I saw a word the other day that really bugged me. I think it’s because I see how it could creep into our culture as a church.
Velleity- a wish or inclination not strong enough to lead to action
One of my greatest fears is that we allow velleity to be at play in our volunteer culture. I think it’s an easy road to get on. It’s easy to enjoy what we do, but not allow that to compel us to action.
I think we could easily morph into a country club culture. We love coming and hanging out with our friends. BUT THAT’S NOT WHAT THE CHURCH IS! We are the medium God has chosen to use to influence the world for His sake. Sure we love each other and enjoy the company, but that is only a by-product.
Let me give you some real life examples of velleity:
- I love the church BUT I’m not going to show up on time.
- I love the church BUT I’m not going to contribute.
- I love the church BUT I’m not going to go out of my way to help somebody else.
- I love the church BUT I’m not going to give my hard earned money to it.
- I love the church BUT I’m not going to invite anybody.
- I love the church BUT I’m not going to get out of my comfort zone and talk to people I don’t know.
- I love the church BUT I’m not going to be engaged in the experience.
- I love the church BUT I’m not doing anything I don’t want to do.
- I love the church BUT I’m not going to put in extra effort. That’s the pastors job.
I honestly believe we will never reach our full potential unless passion that leads to action is the dominant mentality of the majority. There is a term called critical mass. It basically means that once a significant portion of a group is on the same page then momentum, change and velocity is achievable.
You’ve got the right (ryyyee-eee-iii-eee-ite) to say no… to velleity.
So it never fails that when I think that I do a terrible job preaching on Sunday, I get more compliments and “I needed thats” than any other time. Conversely, when I think I do pretty good (you never think you do THAT good if you have an ounce of honesty in your body) people never really say anything.
Maybe they recognize the struggle and are just being cordial? Maybe they are just throwin’ me a bone? But I have a suspicion there is more going on. I think about 2 Corinthians 12:9 where it says, “My grace is sufficient for you, for my power is made perfect in weakness.”I believe that even in what I perceive as a failure or poor “performance”, God sees as an opportunity to remind me that it’s not about me. This is His deal, His church and we are His people.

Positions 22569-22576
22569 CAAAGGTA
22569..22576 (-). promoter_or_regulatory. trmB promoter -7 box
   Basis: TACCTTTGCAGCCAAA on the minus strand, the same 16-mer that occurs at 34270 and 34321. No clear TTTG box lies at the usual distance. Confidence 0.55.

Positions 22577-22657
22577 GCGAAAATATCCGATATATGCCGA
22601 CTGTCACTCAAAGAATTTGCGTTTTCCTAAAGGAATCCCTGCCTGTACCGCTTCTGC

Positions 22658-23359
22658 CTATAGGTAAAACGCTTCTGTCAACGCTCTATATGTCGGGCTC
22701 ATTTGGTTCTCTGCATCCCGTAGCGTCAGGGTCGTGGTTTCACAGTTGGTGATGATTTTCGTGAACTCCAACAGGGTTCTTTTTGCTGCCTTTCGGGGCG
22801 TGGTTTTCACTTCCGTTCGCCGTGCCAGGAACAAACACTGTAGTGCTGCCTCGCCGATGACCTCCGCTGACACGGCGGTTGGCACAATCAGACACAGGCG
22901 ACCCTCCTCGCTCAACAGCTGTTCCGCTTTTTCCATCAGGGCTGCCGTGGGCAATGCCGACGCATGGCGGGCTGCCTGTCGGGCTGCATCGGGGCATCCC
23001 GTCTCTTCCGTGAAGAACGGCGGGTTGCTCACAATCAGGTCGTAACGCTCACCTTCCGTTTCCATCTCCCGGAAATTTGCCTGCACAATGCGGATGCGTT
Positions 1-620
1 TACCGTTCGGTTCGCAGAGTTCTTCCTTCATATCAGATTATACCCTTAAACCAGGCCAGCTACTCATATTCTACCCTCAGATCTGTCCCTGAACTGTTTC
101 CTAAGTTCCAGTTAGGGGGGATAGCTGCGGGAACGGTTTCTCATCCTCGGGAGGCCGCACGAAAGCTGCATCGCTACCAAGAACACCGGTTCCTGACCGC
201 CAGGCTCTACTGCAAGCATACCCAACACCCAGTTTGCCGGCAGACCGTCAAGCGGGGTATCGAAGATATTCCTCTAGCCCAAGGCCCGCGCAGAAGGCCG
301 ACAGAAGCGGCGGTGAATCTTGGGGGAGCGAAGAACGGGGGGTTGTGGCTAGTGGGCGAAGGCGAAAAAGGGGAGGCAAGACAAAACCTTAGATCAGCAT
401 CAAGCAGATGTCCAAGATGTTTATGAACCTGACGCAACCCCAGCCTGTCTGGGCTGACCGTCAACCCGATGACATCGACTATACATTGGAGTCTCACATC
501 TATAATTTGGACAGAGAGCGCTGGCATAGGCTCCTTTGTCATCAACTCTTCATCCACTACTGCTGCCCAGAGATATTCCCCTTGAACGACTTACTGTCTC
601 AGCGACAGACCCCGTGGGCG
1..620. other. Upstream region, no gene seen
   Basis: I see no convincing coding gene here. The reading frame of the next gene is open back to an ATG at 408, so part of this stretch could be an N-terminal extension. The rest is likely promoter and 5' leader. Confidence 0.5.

Though our circumstances may differ, the principle remains the same. Whatever areas that you feel deficient in are areas for God to show His gracious strength in and through you. After all, just like the church is not mine, our lives are not our own. They are His, and He can and does choose to use our weakness and foolishness to show His strength and wisdom.
I guess what I’m trying to say is I’m weak… and I suppose that’s a good thing.
Philippians 2 says to “watch out for dogs”. I was thinking about this in my oversimplified cranium and had a thought.
We’ve all had the unfortunate privilege of experiencing dogs do some unusual things. One of those things is sniffing each other rear ends. This nasty display got me to thinking about Paul’s warning in Philippians.
This is my strange thought: Don’t go sniffing people looking for something that stinks. Any yahoo can find faults in other people. Rather than sniffing out their flaws we should find the good in each other to celebrate.
Watch out for the people that are always critical and cynical. Set the tenor of your relationships by having a proper, God-centered approach. We are all God’s creation so there is without question something that you can celebrate about every person.
Don’t be a dog!
I heard a quote last week that was cheesy, but insightful:
“It’s not about X’s and O’s. It’s about Jimmy’s and Joe’s.”
If you know me, then you know that quote was used in a sports-related context. However, it very much carries over to our efforts as a church. Let me explain.
The intent of the quote is that what you do isn’t as important as who you do it with. Of course, in a sport this seems obvious. You can have a great system, but if you don’t have the right people to execute the plan then you’re not going to be effective.
What excites me about this idea is that I’m convinced that we have the right Jimmy’s and Joe’s on our team. God has been so precise in sending exactly what we need as far as skills, talents and personnel.
Sure, I feel like we have a great plan as a church. We have a clear mission to lead people to live and move and have their being in Jesus Christ. But even more important than that, we have the right people to carry out that directive!